We’ve all talked a lot about the importance of data and analytics to inform our campaigns and thinking, but what we haven’t really touched on is the real power of artificial intelligence and blockchain and the opportunities they present, not only to our clients in their own businesses, but to our own profession. That’s an exciting area to play in.


‘Grey will be the new black’

Gareth Finch, Executive Vice President and Head of Healthcare

For healthcare in 2019, I believe that grey is going to be the new black. By that I mean, we can’t treat the over 65+ as one demographic, it’s actually two very different age groups, both of whom act very differently and need to be reached by different communication channels.

We’re starting to see this aging population really come to maturity and the scale of that demographic warrants a lot attention. They want to live healthier so they can do all the things they want to do because they are still living active lives.

Brands need to find the right way to connect with this 65+ demographic and it’s challenging. Innovation, exploration and discovery is key because we have to find the right channels and set new benchmarks.


‘Impact will surpass insight’

Brian Keenan, Senior Vice President, Planning

If I think back to the questions I have been asked from clients in previous years, one year it was all about insights; ‘what’s the human insight driving our work’ Another year it was ‘is this idea going to break through and stand out from other clients’. But the one I think I am going to get most in 2019 is value or return on investment: is the work that we’re doing the most effective use of our effort, our resource and our budget.

I actually feel quite excited about it. It is a huge opportunity for agencies like ours that are investing and educating our people and our clients in the power of analytics, the power of data to supplement our work, not to replace it or devalue the great work we are already doing, but to make it even better.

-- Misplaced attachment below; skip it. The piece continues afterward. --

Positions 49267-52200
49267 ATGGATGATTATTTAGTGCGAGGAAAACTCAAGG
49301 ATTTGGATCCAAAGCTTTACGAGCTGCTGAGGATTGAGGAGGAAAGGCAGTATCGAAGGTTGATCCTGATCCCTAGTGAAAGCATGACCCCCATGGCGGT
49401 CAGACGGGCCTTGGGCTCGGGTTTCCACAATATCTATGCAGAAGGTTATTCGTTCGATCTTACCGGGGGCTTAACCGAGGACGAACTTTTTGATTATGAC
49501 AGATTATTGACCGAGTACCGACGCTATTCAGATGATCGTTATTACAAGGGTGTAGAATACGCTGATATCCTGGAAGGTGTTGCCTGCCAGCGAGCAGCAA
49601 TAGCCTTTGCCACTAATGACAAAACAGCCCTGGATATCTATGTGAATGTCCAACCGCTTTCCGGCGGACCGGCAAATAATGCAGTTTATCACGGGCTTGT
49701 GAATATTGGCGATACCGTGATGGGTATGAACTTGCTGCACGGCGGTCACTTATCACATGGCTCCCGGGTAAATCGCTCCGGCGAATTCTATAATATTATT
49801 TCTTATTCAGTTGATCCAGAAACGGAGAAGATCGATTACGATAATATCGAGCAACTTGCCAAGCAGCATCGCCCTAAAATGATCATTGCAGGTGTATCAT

‘Smart partnerships will solve complex problems’

Ian Rumsby, Chairman

I think as we go into 2019 we’re going to see a lot more consolidation of agencies, but that consolidation is really going to be around partnerships and providing services to clients in a way that perhaps we haven’t experienced before.

Certainly in our experience, clients are coming to us with more complex problems and to be able to resolve those complex problems we need to start piecing together knowledge sets and skill sets that we might not necessarily have solely in our own organisation.

There are more organisations now, and I think we’ll see more in 2019, who are really operating around and incubator philosophy. That means they are bringing together start-ups, organisations and very small companies with a very specific niche function. In our industry for example that might be around behavioural psychology or behavioural science.

So my prediction for 2019 is that we’re going to see a lot more partnerships, a lot more alignment of different organisations coming together, very often non agencies working with agencies, all designed to help resolve client problems.